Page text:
Our great southern land continues to thrive in one way or another, aided by the likes of alternative pop/rock groups Tame Impala and King Gizzard & The Lizard Wizard. As a supplier of Aussie sound to American shores, I have compiled a list of recommendations for your untouched ears, young grasshoppers.

As an introduction, Australia’s alternative rock scene cradles some of Australia’s internationally unsung stars for almost 10 years. Multi-instrumentalist and singer-songwriter Tash Sultana, the tatted out and flat cap-wearing one-person band that shocked Youtube and our radios with their 2016 single “Jungle”, which made the Top 40 on the Billboard alternative chart in the US. The same year, Sultana’s psychedelic-meets-reggae style and killer technique earned them, rightfully, two of their tracks listed on Triple J’s Hottest 100 (“Jungle” and “Notion”).

Similarly to Sultana, Central Coast rockers Ocean Alley vibe the psychedelic, modern reggae sound in cruisy fashion. Influenced by greats such as Jimi Hendrix, Pink Floyd and Dire Straits, the boys from The Beaches have successfully captured the minds and souls of young Australians- as a band that is equally as groovy as it is hard to dislike. The easy love of these dreadlocked lads shone through in the victory of their 2018 track “Confidence” topping Triple J’s Hottest 100 in January 2019. The boys’ earned themselves four tracks on the Hottest 100 the same year, having the synthy and melancholy “Happy Sad” at number 100, the possibly-better-than-the-original “Baby Come Back (Like a Version)” at number 16, and the powerful and jaw dropping “Knees” at number 10. For a taste of the trippy and, for lack of a better word, sexy magic, click here to listen to Ocean Alley’s 2018 album Chiaroscuro.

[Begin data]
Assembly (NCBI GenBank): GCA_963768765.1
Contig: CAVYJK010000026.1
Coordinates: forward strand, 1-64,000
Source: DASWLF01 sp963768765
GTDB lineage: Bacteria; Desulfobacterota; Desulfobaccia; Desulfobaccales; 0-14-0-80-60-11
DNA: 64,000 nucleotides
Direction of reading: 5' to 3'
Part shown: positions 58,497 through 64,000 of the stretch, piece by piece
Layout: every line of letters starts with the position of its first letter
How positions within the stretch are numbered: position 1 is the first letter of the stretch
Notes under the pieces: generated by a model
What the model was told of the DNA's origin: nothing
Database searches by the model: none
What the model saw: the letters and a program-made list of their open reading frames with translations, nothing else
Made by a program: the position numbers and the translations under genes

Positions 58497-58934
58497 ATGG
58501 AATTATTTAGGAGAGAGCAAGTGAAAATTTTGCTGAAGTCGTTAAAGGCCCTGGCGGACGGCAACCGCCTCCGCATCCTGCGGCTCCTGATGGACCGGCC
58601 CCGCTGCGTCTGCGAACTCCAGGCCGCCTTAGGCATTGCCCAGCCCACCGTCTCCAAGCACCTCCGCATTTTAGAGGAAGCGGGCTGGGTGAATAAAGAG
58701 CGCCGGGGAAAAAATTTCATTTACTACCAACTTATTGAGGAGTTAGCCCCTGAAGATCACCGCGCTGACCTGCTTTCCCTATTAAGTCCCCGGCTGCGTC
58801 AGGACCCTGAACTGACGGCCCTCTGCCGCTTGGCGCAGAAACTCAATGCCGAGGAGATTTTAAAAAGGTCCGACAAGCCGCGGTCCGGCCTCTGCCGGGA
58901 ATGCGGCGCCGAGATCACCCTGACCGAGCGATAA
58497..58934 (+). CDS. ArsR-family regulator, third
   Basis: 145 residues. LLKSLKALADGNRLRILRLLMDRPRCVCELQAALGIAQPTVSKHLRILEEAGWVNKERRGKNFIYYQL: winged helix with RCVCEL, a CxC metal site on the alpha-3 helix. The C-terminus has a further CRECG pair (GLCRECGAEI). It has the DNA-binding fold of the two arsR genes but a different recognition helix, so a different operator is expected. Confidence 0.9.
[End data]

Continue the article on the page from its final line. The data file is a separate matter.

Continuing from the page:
My own personal favourite, Ball Park Music, have been around since way way back in 2008. Eep! The less than likely Indie-rockers shaped ‘happy music’ for Australia with their 2011 album Happiness and Surrounding Suburbs, featuring cheerful tracks “Literally Baby” and “It’s Nice to Be Alive”- a track that’s music video received a Channel [V] Ripe Clip of the Week, overtaking The Kooks’ “Junk of the Heart”. The five-piece’s 50s/60s surf inspired rock- vastly different to the genre critiqued prior- will without a doubt take you to a happier place. Sydney based indie rock group The Preatures carry a similar approach and methodology to Ball Park Music, experimentally taking on rock music and challenging the mainstream easy road. Listen here for a taste of Izzy Manfredi’s angelic voice and 70s goddess vibe.

As for some lesser known acts, Sydney clan Fripps and Fripps flex a bit of The Strokes and Oasis sound, producing their first EP Feeler On The Roof in 2017, a strong introduction into the music world and jumping right in with their best foot forward. South Coast pop/rock queen Bec Sandridge classily rocks a strat with her style culmination of Modern English, Pat Benatar and Nena, classifying herself in-jest as ‘Cock Rock’- being a strong female icon in the LGBTQI+ community in Australia and challenging the rock patriarchy. Catch Bec’s newest single “I’ll Never Want A BF”.



Exit mobile version